Nervous Shock

When a personal injury claimant experiences severe and abnormal grief or emotional stress because of their injury or the events that caused it, that person may be inflicted with nervous shock, and the negligent party may be liable for damages related to the condition.

More commonly referenced in English law, nervous shock describes a psychiatric illness or injury inflicted on a person through negligence, or through an intentional act. The degree of disturbance the claimant experiences should amount to a mental illness injury— such as reactive depression or anxiety neurosis— in order for the nervous shock claim to be valid.


Intentional vs. Negligent Nervous Shock

An intentionally inflicted case of nervous shock would require a person to cause emotional distress to another individual with no good reason and knowing the outcome would result in an acute emotional reaction in the other individual. An example of this case might be a practical joke that traumatizes the person who the joke is being played on.

A claim of negligent nervous shock must prove that negligence did take place and that another person’s recklessness or lack of action caused an acute emotional response in the victim. In order to prove negligence, it must be shown that:

  • There is a causal link between the inaction and the result of the victim’s injury
  • A duty of care existed which was breached by the individual who caused the injury
  • The breach of that care directly resulted in the victim’s injury

Under these two headings the victims of nervous shock can be broken down into primary or secondary victims, which can sometimes affect the outcome of the claim. Primary victims have generally experienced more severe emotional trauma from their experience.


Primary and Secondary Nervous Shock Victims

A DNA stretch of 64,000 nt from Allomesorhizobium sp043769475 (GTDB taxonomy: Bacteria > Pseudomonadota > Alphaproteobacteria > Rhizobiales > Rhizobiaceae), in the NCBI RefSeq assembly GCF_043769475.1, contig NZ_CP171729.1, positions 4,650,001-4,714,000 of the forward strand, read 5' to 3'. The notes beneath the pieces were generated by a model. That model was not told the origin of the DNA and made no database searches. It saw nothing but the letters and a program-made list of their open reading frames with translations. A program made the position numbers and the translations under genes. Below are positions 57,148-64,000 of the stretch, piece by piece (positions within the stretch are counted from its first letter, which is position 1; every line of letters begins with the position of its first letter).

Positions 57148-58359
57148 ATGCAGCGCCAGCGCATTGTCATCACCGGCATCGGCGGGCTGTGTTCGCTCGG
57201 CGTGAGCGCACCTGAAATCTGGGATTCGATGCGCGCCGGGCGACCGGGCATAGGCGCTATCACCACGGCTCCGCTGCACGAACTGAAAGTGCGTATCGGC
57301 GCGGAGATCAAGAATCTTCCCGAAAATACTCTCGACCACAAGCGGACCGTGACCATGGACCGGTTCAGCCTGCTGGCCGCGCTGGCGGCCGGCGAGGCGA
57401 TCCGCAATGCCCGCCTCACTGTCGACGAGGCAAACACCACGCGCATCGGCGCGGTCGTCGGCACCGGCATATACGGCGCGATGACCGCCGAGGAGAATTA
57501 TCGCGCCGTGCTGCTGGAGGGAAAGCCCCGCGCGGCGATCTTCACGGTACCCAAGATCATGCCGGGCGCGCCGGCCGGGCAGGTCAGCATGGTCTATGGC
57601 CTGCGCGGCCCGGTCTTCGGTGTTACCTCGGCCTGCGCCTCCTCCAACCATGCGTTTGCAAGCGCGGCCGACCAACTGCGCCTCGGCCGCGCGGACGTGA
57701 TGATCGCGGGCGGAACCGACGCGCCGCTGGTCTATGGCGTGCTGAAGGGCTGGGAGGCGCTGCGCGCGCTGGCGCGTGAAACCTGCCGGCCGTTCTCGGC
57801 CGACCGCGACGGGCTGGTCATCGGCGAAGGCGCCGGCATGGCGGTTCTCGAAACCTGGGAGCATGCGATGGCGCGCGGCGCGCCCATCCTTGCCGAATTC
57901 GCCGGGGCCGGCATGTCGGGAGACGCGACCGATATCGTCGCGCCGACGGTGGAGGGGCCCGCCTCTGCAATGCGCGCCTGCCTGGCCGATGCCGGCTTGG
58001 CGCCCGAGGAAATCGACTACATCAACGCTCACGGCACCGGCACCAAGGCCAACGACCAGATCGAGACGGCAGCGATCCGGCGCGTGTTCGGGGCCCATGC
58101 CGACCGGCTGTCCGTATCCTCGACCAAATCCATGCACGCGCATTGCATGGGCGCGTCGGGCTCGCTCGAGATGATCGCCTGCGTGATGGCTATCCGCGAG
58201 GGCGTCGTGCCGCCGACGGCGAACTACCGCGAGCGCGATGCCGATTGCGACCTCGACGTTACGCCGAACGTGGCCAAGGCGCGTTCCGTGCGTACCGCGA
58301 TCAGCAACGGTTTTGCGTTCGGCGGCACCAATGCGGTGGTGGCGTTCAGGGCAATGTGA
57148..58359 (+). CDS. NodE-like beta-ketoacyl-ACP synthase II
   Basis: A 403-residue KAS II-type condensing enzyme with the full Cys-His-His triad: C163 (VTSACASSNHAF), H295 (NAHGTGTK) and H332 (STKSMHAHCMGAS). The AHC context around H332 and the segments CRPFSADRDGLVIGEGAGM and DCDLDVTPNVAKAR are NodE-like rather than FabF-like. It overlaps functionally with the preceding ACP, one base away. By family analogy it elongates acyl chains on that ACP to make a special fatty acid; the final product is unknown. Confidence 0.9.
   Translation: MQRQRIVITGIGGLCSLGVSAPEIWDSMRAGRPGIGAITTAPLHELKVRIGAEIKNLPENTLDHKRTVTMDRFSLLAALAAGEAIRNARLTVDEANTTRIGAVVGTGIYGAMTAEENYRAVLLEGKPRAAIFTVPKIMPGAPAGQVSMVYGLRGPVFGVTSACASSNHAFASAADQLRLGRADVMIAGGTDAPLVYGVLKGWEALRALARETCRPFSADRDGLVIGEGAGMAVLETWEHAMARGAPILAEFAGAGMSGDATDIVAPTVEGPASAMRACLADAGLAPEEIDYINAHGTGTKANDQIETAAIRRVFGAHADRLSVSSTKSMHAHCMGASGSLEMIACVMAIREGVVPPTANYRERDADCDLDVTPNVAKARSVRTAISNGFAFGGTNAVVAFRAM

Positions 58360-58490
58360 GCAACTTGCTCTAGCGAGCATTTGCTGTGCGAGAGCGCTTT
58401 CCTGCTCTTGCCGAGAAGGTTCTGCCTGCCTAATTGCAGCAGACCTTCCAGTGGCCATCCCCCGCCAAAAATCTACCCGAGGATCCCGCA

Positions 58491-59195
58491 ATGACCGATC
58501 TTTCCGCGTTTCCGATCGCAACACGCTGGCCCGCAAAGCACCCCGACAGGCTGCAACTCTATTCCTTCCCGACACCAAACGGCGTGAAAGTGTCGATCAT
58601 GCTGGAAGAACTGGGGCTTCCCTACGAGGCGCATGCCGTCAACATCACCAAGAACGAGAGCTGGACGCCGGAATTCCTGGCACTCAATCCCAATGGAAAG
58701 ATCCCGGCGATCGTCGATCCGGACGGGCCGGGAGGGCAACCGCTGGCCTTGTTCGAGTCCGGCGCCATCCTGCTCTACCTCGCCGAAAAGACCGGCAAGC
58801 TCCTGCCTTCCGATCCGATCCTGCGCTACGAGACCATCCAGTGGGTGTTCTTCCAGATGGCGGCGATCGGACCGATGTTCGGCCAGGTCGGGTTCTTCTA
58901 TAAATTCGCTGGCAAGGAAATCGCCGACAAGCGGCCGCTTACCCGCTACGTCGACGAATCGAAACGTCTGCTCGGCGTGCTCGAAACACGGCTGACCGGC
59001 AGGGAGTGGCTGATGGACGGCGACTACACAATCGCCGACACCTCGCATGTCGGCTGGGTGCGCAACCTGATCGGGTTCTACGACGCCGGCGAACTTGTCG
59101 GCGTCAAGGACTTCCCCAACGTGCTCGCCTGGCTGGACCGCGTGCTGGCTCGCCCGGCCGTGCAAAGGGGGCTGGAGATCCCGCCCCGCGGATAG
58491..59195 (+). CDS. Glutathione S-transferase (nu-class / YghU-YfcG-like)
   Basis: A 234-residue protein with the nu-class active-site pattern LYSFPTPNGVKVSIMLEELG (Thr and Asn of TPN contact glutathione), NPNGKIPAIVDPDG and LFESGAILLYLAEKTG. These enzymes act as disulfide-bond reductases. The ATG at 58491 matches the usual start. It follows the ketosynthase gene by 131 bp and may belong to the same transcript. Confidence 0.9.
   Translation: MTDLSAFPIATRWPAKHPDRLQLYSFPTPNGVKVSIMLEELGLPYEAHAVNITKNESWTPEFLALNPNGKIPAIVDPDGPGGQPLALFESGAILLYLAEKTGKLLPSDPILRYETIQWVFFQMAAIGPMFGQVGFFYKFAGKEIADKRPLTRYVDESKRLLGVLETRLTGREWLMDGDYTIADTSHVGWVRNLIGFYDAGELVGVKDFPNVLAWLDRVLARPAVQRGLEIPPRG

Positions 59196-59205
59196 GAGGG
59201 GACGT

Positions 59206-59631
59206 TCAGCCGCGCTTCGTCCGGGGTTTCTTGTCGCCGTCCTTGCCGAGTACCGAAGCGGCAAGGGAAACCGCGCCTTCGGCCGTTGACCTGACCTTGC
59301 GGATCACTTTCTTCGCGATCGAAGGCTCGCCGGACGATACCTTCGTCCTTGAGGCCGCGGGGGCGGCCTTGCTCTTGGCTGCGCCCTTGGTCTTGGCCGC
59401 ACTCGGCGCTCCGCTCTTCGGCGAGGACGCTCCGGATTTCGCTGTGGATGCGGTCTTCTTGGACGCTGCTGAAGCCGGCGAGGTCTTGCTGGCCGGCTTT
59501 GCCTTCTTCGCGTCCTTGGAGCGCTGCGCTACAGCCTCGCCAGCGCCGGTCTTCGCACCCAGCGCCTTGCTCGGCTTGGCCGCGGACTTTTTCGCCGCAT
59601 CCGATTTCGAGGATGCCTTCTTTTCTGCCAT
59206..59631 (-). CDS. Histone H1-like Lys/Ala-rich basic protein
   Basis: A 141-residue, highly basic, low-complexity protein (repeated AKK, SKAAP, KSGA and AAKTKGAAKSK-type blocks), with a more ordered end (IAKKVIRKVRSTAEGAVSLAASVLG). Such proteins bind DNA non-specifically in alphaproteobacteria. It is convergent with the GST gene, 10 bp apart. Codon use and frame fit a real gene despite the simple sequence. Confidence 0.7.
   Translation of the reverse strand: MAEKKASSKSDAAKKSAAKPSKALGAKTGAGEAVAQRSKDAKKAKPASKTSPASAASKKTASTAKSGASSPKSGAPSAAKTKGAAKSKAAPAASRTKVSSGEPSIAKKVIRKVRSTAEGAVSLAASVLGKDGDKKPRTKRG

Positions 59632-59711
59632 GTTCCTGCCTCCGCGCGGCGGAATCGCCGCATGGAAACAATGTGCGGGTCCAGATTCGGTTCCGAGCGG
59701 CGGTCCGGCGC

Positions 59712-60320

Primary victims are physically injured in addition to having an acute emotional reaction to the even that harmed them. Examples of primary nervous shock victims could be seen in first responders like police officers, firefighters, or others who are exposed to physical danger.

Secondary nervous shock victims are not physically exposed to danger but who experience a severe and intense emotional reaction to a traumatizing event. Witnessing a violent car wreck, or the wrongful death of a loved one caused by another’s negligence would qualify an individual as a secondary nervous shock victim.


Symptoms and Signs of Mental Shock

Each individual’s reaction to an event that prompts nervous shock will be different, and the signs and symptoms may manifest themselves mentally, physically, or both, in most cases.

Some of the most commonly observed warning signs and symptoms of nervous shock are:

  • Anxiety
  • Confusion
  • Denial or disbelief, initially
  • Depression
  • Difficulty concentrating
  • Disconnected feeling
  • Extreme irritability
  • Fatigue
  • Fear
  • Guilt
  • Insomnia or nightmares
  • Isolation or withdrawal from others
  • Mood swings
  • Muscle tension
  • Self-blame
  • Shame
  • …among others.

It is crucial to pay attention to the emotions and behaviors of an individual who has just experienced severe trauma to be able to monitor any changes and treat them appropriately. If a severe case of nervous shock develops it will be critical to give the victim the treatment they need to keep them stable and to help them when they need it most.